Tuesday, May 17, 2011

Facing Grief

You will grieve, but your grief will turn to joy. John 16:20

Have you ever attempted to remove a splinter from the hand of a child? You know how with most they start crying even before you touch it? When you do finally get close to the site, the pain makes them jerk back. It is truly the courageous child who willingly holds out their hand, facing the pain, but understands relief waits on the other side of the surrender.

That came to mind Sunday as my husband and I drove into Baltimore for the Walk/Rollathon Memorial event, in honor of our son, to raise money for the Adaptive Sports Program of Kennedy Krieger. It seemed the closer we got, the slower he drove. Both of us struggled with going to a favorite place of our son without him. Like a child wanting to avoid the pain of a splinter removal, we wanted to head the other direction. But we didn’t. We willingly surrendered trusting the joy that we’d know by the end of the day. We weren’t disappointed.

I felt that way the week before as well. Mother’s Day. We spent the day traveling back from vacation. I had dreaded the day. But God provided counsel that brought perspective. Help also came via the texts, calls, and emails as friends and family reached out in support. That night, I headed up to bed thankful I’d made it through the day without major tears or meltdown.

But then the phone rang. I heard the machine pick up… something about Peter’s best friend wanting to stop by. Again I felt like a child not wanting to face a painful moment. I didn’t want to answer the door. I didn’t want to cry.

But then, the doorbell rang and there stood Justin, all grown up it seemed, holding flowers and a card. It was so special to see him. It had been way too long. We chatted just briefly and he was gone. Once inside I let the tears fall as I placed the roses in a vase. Then I sobbed. Yes there was pain as I missed Peter so much, Andrew too. But there was also joy at being honored as a Mom and joy from having some part of Peter’s life back in my own-the presence of his best friend. I thanked God for the courage to answer the door.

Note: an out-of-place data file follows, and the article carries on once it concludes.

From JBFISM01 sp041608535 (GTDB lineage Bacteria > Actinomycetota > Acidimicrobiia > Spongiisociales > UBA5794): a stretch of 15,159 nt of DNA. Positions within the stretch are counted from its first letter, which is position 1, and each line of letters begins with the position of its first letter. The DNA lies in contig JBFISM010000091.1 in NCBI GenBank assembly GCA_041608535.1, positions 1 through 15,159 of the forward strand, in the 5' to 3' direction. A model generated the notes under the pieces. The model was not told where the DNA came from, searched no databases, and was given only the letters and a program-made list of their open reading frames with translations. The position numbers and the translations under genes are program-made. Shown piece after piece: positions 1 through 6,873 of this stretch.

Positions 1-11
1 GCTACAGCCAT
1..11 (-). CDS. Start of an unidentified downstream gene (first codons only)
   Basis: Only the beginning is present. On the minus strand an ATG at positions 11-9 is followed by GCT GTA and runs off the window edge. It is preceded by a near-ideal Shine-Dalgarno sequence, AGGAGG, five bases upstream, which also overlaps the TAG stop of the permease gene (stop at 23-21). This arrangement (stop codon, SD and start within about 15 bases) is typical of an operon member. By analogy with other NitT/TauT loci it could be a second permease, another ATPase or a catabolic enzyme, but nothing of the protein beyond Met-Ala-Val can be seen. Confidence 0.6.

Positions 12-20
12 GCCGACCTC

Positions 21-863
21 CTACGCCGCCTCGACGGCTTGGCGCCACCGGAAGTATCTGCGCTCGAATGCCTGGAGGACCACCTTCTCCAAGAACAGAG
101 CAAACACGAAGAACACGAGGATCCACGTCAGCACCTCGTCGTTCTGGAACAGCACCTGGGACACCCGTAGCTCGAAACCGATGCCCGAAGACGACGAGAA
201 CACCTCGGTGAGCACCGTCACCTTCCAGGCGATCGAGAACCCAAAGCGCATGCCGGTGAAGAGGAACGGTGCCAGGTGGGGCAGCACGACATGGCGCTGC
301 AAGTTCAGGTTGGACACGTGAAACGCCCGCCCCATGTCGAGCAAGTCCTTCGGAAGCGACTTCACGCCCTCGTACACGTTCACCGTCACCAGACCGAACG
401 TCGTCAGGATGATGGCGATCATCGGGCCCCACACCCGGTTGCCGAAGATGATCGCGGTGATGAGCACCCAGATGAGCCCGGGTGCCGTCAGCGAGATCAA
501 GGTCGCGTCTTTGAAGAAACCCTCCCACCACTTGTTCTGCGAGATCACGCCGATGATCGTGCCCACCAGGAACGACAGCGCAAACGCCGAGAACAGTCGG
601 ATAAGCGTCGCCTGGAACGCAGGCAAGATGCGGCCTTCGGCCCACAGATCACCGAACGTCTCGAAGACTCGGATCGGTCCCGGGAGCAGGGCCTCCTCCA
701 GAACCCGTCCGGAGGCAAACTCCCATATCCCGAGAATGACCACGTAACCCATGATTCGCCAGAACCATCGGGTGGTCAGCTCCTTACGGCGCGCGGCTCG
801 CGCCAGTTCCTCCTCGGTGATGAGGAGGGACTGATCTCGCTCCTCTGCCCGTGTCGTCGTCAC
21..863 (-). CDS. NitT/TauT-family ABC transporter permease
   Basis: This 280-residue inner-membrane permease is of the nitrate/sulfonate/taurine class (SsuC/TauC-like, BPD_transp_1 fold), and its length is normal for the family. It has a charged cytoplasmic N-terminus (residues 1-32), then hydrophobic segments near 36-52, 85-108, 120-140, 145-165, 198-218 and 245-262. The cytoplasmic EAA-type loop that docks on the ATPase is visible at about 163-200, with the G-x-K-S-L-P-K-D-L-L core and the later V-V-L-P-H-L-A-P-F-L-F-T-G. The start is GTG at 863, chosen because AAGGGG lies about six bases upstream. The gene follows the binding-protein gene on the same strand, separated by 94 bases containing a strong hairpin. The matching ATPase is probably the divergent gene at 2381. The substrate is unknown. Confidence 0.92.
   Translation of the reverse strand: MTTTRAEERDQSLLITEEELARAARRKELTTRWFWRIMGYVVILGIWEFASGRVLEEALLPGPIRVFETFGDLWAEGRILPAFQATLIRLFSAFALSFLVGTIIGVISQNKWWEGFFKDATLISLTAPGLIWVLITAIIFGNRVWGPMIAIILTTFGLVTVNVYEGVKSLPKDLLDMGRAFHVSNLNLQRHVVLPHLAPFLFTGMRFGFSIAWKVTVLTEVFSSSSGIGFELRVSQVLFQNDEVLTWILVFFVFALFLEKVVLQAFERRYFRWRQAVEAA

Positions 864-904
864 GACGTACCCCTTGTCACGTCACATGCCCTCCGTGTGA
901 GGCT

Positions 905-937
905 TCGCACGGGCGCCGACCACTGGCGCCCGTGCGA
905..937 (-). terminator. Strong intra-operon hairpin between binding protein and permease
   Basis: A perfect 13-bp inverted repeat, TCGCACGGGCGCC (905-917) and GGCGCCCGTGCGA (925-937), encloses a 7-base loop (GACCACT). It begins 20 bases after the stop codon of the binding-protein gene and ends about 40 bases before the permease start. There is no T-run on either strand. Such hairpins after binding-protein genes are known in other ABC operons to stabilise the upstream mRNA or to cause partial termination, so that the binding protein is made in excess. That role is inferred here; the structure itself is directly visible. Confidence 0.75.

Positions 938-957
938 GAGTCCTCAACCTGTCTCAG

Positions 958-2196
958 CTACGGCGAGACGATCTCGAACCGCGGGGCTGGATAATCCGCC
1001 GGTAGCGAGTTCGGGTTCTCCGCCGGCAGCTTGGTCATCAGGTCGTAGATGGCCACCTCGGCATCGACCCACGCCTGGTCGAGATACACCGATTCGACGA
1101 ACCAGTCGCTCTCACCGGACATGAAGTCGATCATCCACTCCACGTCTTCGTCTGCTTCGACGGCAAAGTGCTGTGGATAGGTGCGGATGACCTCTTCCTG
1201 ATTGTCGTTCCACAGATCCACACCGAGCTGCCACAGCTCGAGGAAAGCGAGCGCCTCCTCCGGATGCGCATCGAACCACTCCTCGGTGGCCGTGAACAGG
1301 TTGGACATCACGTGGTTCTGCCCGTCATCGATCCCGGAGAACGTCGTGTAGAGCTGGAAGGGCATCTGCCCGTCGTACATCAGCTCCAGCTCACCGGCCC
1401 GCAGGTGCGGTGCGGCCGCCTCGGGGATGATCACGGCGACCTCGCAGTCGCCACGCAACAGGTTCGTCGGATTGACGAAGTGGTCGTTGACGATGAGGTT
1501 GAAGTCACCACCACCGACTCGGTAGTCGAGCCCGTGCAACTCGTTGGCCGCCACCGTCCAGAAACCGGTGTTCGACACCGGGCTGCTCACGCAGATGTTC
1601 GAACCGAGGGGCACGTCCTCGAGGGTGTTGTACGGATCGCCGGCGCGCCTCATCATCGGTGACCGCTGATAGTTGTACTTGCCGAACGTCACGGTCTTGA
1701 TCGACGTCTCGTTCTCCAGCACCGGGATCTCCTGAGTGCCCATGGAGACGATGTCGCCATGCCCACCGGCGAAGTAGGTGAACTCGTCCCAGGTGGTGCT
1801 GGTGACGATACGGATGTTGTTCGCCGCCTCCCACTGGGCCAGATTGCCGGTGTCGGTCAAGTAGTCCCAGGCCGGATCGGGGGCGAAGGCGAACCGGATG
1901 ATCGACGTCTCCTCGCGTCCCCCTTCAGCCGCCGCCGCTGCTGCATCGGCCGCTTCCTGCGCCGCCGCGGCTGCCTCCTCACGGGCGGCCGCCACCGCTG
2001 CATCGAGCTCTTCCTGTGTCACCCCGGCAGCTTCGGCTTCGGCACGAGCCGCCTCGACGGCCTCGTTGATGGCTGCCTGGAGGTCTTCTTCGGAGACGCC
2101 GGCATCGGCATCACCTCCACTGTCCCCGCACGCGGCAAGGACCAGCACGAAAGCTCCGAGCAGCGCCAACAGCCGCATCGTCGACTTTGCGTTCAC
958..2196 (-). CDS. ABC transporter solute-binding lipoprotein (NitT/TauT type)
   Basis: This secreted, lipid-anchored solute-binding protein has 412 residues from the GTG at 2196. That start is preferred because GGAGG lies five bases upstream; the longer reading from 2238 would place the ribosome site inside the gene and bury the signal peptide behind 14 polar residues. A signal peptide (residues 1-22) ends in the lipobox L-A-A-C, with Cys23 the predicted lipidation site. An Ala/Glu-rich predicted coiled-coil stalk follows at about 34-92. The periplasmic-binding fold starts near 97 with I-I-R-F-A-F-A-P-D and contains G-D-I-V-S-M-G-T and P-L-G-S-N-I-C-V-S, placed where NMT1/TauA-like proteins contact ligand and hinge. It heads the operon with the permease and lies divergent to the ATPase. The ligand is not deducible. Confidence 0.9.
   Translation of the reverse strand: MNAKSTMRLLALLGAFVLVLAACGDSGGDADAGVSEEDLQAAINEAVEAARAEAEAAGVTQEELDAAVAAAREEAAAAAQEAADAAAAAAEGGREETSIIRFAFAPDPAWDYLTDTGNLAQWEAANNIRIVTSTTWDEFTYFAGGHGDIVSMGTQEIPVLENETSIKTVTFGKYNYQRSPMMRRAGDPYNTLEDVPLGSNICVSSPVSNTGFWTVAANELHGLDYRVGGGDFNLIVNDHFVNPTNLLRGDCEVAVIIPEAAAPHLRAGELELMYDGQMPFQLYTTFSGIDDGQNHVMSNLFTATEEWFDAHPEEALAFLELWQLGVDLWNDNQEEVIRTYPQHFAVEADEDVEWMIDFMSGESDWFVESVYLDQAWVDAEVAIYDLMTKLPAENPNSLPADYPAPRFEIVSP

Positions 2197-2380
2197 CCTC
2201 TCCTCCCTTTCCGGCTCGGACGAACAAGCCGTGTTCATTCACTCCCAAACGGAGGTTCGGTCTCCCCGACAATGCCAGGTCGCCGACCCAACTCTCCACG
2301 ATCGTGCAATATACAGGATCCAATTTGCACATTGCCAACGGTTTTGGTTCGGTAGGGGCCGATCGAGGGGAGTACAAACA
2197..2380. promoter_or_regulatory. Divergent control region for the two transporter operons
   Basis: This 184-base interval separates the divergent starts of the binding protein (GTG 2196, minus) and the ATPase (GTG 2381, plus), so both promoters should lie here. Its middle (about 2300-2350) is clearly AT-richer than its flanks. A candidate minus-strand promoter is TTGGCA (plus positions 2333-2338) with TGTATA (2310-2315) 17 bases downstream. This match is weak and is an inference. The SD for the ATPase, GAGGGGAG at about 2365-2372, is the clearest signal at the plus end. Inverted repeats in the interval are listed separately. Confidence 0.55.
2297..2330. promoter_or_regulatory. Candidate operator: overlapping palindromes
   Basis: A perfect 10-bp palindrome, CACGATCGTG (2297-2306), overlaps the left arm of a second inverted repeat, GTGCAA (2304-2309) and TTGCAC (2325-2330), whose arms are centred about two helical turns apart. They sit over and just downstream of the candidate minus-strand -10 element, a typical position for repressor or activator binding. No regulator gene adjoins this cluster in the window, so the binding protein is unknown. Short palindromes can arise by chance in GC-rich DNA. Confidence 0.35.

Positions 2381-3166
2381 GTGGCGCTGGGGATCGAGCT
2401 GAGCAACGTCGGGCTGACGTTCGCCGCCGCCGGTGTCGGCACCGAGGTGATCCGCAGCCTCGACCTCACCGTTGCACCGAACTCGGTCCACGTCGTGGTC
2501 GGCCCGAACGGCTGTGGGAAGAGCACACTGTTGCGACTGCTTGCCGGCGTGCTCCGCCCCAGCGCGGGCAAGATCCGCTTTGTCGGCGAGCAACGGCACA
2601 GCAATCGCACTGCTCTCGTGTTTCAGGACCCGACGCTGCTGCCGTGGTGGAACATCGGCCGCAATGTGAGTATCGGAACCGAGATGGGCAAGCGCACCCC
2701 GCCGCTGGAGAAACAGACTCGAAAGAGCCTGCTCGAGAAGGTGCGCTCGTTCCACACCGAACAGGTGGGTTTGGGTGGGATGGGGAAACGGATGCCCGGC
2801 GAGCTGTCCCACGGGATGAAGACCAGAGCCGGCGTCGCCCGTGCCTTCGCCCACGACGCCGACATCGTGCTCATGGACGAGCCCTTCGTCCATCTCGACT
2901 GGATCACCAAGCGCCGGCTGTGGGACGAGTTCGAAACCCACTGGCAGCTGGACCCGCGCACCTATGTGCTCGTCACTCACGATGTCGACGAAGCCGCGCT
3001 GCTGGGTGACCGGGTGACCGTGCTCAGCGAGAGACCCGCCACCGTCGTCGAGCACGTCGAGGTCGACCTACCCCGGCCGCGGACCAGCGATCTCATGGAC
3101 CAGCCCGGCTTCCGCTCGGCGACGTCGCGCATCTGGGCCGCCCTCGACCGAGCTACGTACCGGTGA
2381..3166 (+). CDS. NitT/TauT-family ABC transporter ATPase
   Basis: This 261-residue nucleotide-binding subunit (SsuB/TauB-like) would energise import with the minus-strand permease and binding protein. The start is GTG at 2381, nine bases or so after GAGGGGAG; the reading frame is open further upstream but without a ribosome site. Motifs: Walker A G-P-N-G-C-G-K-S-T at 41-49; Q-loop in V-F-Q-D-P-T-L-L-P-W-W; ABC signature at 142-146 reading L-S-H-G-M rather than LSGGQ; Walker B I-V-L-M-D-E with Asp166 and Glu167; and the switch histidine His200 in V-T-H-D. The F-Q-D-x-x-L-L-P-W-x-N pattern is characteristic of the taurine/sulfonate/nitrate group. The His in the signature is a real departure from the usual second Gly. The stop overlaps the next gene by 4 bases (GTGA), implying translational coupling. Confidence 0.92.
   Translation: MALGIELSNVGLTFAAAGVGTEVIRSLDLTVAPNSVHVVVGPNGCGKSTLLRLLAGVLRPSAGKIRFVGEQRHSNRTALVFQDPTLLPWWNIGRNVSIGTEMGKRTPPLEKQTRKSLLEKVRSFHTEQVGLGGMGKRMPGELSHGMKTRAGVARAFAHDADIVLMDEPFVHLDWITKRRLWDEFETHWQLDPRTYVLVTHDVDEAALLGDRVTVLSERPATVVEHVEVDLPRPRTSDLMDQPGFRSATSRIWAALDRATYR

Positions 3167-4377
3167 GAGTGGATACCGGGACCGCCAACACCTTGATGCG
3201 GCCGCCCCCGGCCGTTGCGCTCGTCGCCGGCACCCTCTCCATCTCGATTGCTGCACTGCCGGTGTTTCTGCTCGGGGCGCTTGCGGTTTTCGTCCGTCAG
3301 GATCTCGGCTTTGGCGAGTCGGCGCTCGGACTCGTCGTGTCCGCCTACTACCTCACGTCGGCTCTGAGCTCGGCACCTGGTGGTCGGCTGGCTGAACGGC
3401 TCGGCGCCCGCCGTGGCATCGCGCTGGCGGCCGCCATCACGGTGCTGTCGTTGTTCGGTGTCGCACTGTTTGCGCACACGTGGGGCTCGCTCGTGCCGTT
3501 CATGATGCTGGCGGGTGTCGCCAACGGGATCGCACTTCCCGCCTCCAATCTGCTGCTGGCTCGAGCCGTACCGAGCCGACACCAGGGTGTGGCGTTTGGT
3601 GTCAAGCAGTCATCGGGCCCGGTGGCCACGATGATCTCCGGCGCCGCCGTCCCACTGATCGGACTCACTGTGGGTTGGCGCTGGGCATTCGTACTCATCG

Grief is a very hard friend. The pain and tenderness in your heart makes you want to retreat and not face things. It makes you want to run away and hide. But as I’m finding again and again, it’s when I embrace the grief, when I surrender to the pain, that I am able to move through it, and then beyond it to joy and relief on the other side.

Sometimes the joy is a new perspective. Sometimes, a new blessing. Sometimes, the relief is just knowing another first has been completed.

Friend, we all face grief every day. Sometimes it’s in the loss of someone we love. But we also face loss in other ways…a friendship dissolved, a job terminated, a new stage begins for a parent as the previous one is left behind… grief that comes through change. For each painful moment I pray you will turn to God for the courage and strength to surrender, embrace it, and move through it. Joy awaits on the other side, and God will hold you tight the entire way.

1 comment:

  1. Hi Juli ~

    What a beautiful post. You are so good at seeing the small miracles that happened throughout Peter's life. Sometimes it's hard to see the small miracles, when what you really wanted and hoped and prayed for is a big miracle. Thanks for the reminder!

    Love, Carol

    PS - As you know, I'm also a big fan of Dr. C!

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